In April, HHS issued the latest proposed regulations on the navigators. In those regulations, HHS specifies that although a navigator is not permitted to receive payment or commission from a health insurance issuer, there is nothing in the regulations to prohibit them from receiving commission for other insurance products they sell (such as life insurance) outside of the exchange.
“It just plain does not look like an attractive business proposition for the health insurance agent,” said Tony Novak of OnlineNavigator.org. Novak described the job of navigator as “the equivalent of a customer service representative.”
“In one state, they are paying their exchanges $86 per enrollee to cover their expenses. The navigators will get one-third of that ($28),” Novak said. “How many enrollees can you sign up in one month? The enrollment process will be time-consuming and it does not look like a cost-attractive business for the in-person enroller.”
“I think for the average agent, there will be a lot of work involved in enrolling people through the exchanges, and not much compensation,” he said. “I think that what you’ll find is that the agents will gobble up all the middle-income, tech-savvy individuals for health care, and the rest of the health care consumers will end up going to the exchanges.”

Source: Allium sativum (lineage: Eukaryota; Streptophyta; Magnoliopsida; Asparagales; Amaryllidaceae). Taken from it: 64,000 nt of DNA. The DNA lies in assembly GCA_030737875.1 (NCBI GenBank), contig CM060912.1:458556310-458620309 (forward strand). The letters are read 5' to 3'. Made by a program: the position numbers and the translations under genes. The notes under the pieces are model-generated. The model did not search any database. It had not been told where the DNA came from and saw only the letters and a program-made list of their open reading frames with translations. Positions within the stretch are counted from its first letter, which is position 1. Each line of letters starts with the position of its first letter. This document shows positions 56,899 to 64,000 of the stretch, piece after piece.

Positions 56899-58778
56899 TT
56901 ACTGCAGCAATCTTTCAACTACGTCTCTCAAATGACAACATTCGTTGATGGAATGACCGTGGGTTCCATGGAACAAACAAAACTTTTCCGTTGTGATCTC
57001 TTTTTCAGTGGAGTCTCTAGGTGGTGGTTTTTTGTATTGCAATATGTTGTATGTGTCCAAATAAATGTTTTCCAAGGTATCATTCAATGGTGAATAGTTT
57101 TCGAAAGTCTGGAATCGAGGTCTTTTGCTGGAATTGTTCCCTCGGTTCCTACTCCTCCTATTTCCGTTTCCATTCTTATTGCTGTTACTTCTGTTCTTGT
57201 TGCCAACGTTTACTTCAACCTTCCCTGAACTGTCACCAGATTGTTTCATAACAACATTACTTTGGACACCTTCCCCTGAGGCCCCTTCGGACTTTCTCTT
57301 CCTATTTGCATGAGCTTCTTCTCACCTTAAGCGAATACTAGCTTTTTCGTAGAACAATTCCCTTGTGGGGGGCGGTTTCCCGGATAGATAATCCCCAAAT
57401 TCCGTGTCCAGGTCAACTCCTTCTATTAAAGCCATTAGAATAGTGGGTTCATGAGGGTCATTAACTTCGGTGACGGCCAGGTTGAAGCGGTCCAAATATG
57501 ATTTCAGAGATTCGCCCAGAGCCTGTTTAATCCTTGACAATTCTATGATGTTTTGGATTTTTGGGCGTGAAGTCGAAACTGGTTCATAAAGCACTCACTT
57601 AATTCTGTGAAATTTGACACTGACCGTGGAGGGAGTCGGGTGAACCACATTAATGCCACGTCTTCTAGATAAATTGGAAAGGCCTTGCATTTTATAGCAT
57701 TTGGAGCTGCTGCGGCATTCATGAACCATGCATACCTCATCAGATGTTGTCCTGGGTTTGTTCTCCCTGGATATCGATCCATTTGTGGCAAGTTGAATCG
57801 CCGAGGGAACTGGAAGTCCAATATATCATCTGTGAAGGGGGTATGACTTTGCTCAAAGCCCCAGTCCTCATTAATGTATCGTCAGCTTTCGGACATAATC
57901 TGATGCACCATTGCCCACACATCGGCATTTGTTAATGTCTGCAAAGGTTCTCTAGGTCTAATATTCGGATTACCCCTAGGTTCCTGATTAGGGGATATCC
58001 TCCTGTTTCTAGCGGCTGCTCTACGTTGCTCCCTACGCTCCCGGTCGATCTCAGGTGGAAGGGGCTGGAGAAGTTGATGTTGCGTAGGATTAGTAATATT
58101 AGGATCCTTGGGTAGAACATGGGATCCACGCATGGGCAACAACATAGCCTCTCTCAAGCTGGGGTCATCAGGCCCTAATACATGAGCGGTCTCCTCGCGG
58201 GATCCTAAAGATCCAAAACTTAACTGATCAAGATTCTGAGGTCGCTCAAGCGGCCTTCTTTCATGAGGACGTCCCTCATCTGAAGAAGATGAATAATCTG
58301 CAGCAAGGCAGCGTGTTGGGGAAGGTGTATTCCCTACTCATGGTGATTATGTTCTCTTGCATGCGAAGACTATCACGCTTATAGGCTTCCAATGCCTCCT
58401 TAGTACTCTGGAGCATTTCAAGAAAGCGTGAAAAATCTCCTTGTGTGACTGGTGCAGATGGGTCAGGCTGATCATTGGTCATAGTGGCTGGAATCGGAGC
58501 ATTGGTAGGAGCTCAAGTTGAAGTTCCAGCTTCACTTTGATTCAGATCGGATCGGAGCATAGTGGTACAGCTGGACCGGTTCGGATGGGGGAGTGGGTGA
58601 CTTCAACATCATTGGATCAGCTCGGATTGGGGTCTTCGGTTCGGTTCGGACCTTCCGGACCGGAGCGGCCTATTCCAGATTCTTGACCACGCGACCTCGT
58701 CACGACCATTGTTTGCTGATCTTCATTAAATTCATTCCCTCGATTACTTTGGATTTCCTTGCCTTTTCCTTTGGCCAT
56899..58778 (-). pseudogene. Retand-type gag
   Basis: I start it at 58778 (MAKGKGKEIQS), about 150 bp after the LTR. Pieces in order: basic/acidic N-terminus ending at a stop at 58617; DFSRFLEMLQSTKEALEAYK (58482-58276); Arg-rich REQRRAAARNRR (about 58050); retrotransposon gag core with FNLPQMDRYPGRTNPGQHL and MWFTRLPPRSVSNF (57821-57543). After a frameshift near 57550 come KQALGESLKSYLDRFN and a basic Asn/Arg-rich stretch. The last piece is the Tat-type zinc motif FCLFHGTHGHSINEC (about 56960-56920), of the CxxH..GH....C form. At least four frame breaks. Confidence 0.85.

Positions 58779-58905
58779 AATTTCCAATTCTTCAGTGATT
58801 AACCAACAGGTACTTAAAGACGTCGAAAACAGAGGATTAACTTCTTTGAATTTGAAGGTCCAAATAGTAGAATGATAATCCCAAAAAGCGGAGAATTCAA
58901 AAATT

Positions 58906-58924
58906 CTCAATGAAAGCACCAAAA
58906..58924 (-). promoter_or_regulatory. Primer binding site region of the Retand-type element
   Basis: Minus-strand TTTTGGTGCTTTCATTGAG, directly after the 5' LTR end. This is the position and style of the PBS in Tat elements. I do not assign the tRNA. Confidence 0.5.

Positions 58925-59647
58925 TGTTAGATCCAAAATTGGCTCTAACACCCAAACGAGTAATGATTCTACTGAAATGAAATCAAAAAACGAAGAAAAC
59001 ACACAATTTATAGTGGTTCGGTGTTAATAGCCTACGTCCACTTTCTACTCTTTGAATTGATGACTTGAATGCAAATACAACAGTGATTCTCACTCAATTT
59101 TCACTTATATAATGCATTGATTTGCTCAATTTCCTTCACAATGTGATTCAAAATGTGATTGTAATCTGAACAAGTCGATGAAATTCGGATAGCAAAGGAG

“I can’t imagine any of our members opting to get into (the navigator program), said Diane Boyle, vice president of federal government relations with the National Association of Insurance and Financial Advisors (NAIFA). “The big issue with the navigators is compensation. They can’t be compensated through commissions; they have to be paid through the exchange.”
Boyle said she believes there is a role for the navigators to play in getting information about health care to specific groups who are underserved by the health insurance business, such as ethnic minorities or residents of remote areas. “But let’s use the Cattlemen’s Association as an example – is that where you want to go to get your health care information?” she asked.